I take it there was a scene. On graduation day. Between an Honored Guest of Villanova –and some smart-ass VU pointy head economist who was a libertarian. I only heard stories about it, but, damn, I wish I had been there. The two of them deserved each other, but, nisi sed bonum. I missed out on a great time. Years later, I got my revenge on Owens, who had come down to field-managing the club after firing somebody, at Candlestick Park. I stood up and called him every name I could think of, much to the chagrin of my sweet wife, who was my date, not to say of the San Francisco Giants security people, who were getting ready to remove me. Payback, Owens, is Hell. I called him every name I could think of, in honor of my office mate (strictly speaking, at this point, he was still alive). At one point, going out to the mound, Owens stopped, looked around, and he stared straight at me. I gave him the finger. It felt good.
Now, what has all of this to do with economics, the reserve clause, and saving baseball?
Glad you asked.
Look, I don’t claim any expertise in baseball. I’m just the average fan. I’m always astounded at how much real students of the game know. I don’t consider myself a real student of the game, although I’ve watched my share. In fact, I guess all I do is follow the Philadelphia Phillies. That is hardly the same as being a serious fan. And even there, it’s been years since I’ve listened or watched every game. Probably the last season was 1980, which is when my life got turned upside down and I left Philadelphia. Probably for good. Anyway. I watch baseball when I can these days. And I follow the Phillies via the Inkwire. That’s about it. Too many other things call, and the caliber of the Phillies play is not such as to give up some more productive use of my time–like going to the head. Honestly, they stink.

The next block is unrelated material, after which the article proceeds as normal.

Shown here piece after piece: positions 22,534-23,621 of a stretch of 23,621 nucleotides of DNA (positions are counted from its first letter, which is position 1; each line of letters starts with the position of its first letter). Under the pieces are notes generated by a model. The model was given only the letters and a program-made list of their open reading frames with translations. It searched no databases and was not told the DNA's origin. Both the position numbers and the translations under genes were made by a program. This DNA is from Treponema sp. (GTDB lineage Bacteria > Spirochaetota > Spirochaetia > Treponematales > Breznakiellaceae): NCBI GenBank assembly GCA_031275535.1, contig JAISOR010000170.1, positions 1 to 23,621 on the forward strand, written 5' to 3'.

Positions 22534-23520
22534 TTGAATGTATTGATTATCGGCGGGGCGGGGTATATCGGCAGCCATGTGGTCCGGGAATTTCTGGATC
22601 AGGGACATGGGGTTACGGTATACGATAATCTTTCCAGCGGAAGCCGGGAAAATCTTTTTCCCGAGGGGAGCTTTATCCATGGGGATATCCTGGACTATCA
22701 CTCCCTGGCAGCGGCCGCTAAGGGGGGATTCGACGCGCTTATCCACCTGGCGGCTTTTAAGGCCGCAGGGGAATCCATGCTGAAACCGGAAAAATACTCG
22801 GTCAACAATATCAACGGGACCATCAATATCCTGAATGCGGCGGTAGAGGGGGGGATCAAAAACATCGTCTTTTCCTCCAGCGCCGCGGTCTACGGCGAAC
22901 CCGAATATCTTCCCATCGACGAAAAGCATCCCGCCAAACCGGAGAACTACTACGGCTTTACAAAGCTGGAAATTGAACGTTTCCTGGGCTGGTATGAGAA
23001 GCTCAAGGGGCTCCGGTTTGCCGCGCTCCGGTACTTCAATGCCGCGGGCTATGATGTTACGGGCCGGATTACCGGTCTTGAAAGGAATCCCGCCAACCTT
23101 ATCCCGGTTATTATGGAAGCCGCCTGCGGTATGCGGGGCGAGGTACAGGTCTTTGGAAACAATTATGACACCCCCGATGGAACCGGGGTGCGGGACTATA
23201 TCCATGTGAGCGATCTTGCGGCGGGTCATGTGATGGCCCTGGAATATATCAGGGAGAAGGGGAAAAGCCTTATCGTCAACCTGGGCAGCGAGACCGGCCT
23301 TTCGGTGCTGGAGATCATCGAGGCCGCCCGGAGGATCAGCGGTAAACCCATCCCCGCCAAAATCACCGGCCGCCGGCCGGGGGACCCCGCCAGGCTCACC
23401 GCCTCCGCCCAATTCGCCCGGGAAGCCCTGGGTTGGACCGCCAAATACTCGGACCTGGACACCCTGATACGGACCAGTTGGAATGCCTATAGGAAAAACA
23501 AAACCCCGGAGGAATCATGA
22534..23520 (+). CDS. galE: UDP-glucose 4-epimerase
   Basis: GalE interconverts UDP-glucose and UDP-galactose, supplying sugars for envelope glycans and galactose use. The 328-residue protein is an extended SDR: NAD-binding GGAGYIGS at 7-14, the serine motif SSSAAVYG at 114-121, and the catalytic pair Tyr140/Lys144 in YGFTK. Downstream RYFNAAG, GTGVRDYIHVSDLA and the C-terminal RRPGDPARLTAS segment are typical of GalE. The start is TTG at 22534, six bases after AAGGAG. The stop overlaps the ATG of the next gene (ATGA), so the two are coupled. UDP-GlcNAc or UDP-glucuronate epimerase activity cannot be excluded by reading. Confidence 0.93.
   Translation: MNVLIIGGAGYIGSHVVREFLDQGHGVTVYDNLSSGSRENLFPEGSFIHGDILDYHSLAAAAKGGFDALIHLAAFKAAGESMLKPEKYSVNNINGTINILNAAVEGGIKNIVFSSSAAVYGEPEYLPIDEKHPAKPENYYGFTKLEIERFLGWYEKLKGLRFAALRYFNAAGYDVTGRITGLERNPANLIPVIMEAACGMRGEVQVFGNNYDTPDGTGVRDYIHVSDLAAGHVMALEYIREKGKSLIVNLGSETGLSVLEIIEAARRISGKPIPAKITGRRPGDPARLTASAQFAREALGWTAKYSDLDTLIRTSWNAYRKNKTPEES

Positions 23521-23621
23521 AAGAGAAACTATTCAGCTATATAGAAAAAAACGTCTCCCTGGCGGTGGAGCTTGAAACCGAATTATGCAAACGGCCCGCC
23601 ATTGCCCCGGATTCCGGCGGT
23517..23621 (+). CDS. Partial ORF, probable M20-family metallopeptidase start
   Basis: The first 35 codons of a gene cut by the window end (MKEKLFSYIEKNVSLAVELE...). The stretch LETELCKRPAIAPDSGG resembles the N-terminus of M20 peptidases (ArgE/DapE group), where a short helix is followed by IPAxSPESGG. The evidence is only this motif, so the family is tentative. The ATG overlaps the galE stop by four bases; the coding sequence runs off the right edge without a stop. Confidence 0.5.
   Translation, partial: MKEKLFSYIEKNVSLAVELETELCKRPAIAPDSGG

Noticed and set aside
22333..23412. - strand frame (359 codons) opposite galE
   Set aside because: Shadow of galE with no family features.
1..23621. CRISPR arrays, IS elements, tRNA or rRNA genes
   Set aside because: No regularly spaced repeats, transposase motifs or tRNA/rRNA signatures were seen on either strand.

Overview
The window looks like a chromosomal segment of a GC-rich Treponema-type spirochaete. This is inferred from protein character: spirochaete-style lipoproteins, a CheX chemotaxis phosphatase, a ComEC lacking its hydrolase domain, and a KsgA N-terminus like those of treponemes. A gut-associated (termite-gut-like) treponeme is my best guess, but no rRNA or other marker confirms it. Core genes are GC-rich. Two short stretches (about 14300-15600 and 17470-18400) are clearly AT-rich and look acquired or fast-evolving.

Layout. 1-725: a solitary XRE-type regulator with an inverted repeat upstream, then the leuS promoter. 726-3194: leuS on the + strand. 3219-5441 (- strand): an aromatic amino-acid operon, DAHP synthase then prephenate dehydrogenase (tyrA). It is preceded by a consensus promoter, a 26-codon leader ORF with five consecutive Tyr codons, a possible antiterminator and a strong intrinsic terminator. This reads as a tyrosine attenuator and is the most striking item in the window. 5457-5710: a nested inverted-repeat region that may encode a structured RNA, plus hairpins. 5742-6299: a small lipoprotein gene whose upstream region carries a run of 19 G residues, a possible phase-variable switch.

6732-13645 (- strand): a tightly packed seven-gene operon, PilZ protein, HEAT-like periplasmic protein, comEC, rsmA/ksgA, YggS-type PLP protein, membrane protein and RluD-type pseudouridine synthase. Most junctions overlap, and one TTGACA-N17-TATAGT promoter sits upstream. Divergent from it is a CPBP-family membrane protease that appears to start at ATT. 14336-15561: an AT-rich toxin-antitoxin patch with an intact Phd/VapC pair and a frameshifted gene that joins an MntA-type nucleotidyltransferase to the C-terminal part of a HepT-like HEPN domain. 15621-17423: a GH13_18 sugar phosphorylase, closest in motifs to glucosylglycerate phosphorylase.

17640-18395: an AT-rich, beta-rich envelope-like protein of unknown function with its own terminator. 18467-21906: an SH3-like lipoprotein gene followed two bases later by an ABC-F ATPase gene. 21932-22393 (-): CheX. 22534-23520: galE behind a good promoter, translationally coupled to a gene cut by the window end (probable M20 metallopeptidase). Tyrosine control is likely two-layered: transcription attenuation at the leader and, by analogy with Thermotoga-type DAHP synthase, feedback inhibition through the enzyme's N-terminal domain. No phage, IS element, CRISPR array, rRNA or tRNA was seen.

I think back to when Ryne Sandberg managed the Phillies in the early 2010s. He was a HOF player and a true pro. I remember him trying to do base running drills with one of the teams he manged. The players didn’t like it. Ok. Maybe Sandberg, as good as he was, wasn’t cut out to be a manager. It happens. But then consider what Mr. Philly, Larry Bowa said–and Bowa flopped as a manger in Philly too
“When Ryno came up, I thought he was going to be a good player,” Bowa said. “But did I think he was going to be a Hall of Famer? No. He worked. A lot of Hall of Fame guys have natural ability. He had the ability and he worked. I think he thought if he worked that hard, why can’t everybody work that hard? He was shocked at not everybody, but some guys that were on the fringe. He’d look at them and say, ‘Why don’t you work harder?’ That bothered him a lot.”